Of course Palm Sunday wasn’t the only time Jesus shed a tear. John 11:35, the shortest verse in the Bible, tells us that ‘Jesus wept’ at the graveside of his friend Lazarus, thereby making it plain, not only that Jesus really was ‘acquainted with grief’ but also that our tears are appropriate in such circumstances – even if we believe, as Jesus surely himself knew, given how he was about to raise the dead man back to life, that the reasons for our sadness will not last forever.
What then becomes of the broken hearted? Is their only comfort to be found in seeing Jesus as a miserable messiah who knew what it was to be unhappy too? Not at all! Jesus is serious about our joy and will do whatever it takes to bring us to his Father, the infinitely happy God ‘in whose presence there is fullness of joy’ and at whose right hand there are ‘pleasures forevermore’ [Psalm 16:11] That’s why Jesus went to the cross, to reconcile us to God by paying there the penalty for all our sin. Enduring the cross rather than enjoying it, Jesus suffered there ‘for the joy that was set before him’ [Hebrews 12:2]. Weeping may indeed tarry for the night but, irrespective of how long or dark that night might be, we can, because of Jesus death and subsequent resurrection, be assured that joy will come in the morning [Psalm 30:5]. As such our very real sorrow of today needn’t stop us from simultaneously rejoicing in the anticipated joy of tomorrow. Though sorrowful, we can be always rejoicing. [2 Corinthians 6:10]
Which brings me to an incident recorded for us in Luke Chapter 8. On Palm Sunday Jesus wept whilst all around him were rejoicing, but here we read of those who, though appropriately sad, were told by Jesus not to weep. Jairus, a ruler of the synagogue, had come to Jesus because his 12 year old daughter was close to death. He implored Jesus to come to his house hoping no doubt that Jesus would perform another of his miracles and restore the girl to health. But having been delayed on the way, news comes that the child has died. When he finally arrives Jesus enters the house with Jairus, the child’s mother and three of his disciples. Everyone is weeping and mourning and it’s then that Jesus tells them not to weep, claiming that, despite evidence to the contrary, the girl is not dead but only sleeping.
Jesus’ words seem laughable and not a little insensitive given the circumstances – but he says them nonetheless. Had we been there we might have been tempted to suggest to Jesus that now might be a good time to ‘weep with those who weep’, something the Bible itself commends. [Romans 12:15]. Had we done so, perhaps Jesus would have reminded us of the words he’d previously said to Jairus when first he heard that his daughter had died: ‘Do not fear; only believe, and she will be well’.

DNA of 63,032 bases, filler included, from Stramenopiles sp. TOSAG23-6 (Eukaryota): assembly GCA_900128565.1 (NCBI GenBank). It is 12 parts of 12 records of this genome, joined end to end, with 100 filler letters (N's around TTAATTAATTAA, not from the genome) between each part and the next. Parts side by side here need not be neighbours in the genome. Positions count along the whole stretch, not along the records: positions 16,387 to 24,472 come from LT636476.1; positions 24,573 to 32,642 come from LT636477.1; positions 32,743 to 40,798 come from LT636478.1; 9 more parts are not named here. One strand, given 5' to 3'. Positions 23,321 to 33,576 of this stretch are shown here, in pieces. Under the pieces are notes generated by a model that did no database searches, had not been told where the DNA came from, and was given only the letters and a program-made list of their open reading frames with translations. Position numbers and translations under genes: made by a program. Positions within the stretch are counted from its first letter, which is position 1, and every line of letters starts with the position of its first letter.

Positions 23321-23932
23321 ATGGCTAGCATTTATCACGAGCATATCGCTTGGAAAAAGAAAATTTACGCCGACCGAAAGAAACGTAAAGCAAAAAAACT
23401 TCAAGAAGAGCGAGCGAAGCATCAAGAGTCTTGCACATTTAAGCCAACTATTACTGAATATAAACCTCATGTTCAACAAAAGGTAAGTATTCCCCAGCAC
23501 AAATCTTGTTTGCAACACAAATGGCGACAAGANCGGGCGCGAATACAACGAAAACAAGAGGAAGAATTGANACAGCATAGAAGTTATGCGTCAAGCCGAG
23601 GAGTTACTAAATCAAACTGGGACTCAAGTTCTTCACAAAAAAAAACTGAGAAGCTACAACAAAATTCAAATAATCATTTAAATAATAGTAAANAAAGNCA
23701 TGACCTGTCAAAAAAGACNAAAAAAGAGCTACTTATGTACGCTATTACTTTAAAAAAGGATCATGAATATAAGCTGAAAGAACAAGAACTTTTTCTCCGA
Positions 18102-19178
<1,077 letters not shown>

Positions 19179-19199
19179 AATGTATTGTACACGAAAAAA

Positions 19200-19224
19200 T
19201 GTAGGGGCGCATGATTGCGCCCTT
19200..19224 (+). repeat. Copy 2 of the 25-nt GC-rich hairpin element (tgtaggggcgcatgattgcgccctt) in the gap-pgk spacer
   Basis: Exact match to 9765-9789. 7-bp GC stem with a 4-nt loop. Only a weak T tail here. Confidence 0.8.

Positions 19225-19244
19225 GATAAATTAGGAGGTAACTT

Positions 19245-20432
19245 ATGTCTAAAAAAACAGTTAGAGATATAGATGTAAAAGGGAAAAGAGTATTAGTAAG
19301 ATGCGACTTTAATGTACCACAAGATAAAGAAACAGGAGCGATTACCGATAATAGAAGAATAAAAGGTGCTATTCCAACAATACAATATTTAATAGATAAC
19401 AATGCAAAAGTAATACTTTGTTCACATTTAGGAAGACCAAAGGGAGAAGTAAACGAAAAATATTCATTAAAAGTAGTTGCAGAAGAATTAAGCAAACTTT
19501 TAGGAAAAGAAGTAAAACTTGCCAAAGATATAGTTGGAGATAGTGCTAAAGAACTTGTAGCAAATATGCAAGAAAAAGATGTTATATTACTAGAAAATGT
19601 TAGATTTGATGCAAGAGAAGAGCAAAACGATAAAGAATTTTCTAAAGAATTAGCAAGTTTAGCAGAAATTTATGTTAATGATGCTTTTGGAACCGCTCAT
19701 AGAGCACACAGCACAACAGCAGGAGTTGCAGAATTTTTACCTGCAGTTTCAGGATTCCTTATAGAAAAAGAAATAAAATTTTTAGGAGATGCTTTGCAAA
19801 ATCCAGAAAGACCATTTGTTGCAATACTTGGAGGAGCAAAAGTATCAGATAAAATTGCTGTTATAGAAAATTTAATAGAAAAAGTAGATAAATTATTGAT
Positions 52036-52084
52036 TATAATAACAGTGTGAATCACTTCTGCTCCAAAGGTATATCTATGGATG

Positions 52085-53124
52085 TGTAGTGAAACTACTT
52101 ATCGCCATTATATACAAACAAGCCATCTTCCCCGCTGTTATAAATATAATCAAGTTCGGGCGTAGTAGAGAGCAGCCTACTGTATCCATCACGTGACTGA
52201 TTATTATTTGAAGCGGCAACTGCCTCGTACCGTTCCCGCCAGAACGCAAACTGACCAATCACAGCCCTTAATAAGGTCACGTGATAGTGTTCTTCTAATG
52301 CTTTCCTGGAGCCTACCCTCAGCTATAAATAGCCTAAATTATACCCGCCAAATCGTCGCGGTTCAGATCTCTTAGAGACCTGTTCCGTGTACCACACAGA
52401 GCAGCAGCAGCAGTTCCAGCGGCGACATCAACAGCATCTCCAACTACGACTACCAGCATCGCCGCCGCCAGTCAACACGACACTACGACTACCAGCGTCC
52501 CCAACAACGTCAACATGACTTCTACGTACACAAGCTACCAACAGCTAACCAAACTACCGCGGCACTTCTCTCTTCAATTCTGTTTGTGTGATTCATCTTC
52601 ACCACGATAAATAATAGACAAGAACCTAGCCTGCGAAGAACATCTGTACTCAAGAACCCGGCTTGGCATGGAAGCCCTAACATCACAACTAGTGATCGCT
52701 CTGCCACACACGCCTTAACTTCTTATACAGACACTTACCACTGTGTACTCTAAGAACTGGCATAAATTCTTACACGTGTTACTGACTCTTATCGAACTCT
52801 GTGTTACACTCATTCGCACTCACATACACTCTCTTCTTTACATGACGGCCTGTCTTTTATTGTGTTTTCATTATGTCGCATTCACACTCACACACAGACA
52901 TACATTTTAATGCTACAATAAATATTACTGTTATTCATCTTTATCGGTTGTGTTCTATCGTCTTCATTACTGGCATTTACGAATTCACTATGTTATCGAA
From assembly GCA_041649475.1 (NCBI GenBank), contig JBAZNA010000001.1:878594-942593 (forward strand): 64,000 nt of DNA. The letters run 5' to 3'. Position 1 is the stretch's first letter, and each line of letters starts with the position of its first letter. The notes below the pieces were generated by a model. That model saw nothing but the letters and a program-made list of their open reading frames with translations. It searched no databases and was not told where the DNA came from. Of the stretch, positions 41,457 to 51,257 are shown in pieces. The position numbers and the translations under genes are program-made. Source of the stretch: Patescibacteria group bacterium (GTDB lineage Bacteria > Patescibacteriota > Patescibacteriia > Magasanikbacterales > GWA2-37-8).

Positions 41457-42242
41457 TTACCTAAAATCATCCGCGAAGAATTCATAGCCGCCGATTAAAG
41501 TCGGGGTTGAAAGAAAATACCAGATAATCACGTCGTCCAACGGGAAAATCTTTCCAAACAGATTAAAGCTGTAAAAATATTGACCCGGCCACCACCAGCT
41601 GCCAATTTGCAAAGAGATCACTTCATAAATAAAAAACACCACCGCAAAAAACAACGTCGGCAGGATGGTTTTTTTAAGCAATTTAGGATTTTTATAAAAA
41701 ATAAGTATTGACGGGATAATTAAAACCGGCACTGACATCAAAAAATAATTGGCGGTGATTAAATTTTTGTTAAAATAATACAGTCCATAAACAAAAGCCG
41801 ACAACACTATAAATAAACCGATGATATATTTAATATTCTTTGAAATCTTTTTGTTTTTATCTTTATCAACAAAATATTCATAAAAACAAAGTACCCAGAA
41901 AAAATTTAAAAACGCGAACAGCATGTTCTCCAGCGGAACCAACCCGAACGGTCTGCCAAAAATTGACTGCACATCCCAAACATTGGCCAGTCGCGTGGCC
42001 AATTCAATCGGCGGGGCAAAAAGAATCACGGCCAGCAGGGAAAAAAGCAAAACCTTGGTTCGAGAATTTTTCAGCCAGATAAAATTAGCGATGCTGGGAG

But what exactly was Jesus asking Jairus to believe? Was Jesus advocating a view that is not infrequently heard today that if you somehow muster up sufficient belief in something you want to happen, that thing will magically materialise? I don’t think so. Rather I think Jesus was urging Jairus to believe something that was, and is, objectively true – that Jesus is God made man, that he is the one who has authority over death, the one who, having declared himself to be ‘the resurrection and the life’ [John 11:25], proved the truth of his claim by raising Lazarus from the dead. Faith in such a one as Jesus is well placed, as is clear from what happened next. Jesus took the girl by the hand and called to her saying ‘Child, arise’. And as he did so, her spirit returned and she got up at once’
And what was true for Jairus is, I believe, true for us. We, too, need not fear, confident that, if we believe in Jesus, all will ultimately be well. This is not to suggest that those with faith in Christ can expect a life of health, wealth and prosperity. Far from it, problems will undoubtedly remain and for those who are persecuted for what they believe, their faith may make their life even harder. Even so, trusting in Jesus does guarantee that even on the darkest of days and in the most desperate of situations there is hope, a certain hope, that God will keep his promise to one day wipe away every tear from our eyes and see to it that, as well as death then being a thing of the past, there will be neither mourning, nor crying, nor pain anymore. [Revelation 21:4].
What, therefore, becomes of the broken hearted?
‘The LORD heals the broken hearted and binds up their wounds’ [Psalm 147:3].
And that is a hope in which we who believe can all rejoice – even if, for now, the tears still flow.
To read ‘Why do bad things happen to good people? Sorrowful yet always rejoicing in Good Friday’, click here.
To read ‘Was it not necessary that the Christ should suffer these things? Rejoicing though temporarily sorrowful on Easter Day’, click here.
To read “Suffering- A Personal View”, click here.
To read “Why do bad things happen to good people – a tentative suggestion”, click here
To read “Luther and the global pandemic – on becoming a theologian of the cross”, click here
To read ‘T.S. Eliot, Jesus and the Paradox of the Christian Life’, click here
To read ‘Real Power’, click here
To read ‘Foolishness – Law and Gospel’, click here
To read ‘The Promise Keeper’, click here
To read ‘The Rainbow’s End’, click here
To read ‘True Love?’, click here
To read “Hope comes from believing the promises of God”, click here
To read, ‘But this I know’, click here
To read ‘I’ll miss this when I’m gone – extended theological version’, click here
To read ‘On being confronted by the law’, click here
To read ‘The “Already” and the “Not Yet”’, click here
To read ‘The Sacrifice of Isaac – Law or Gospel?’, click here
To read ‘Rest Assured’, click here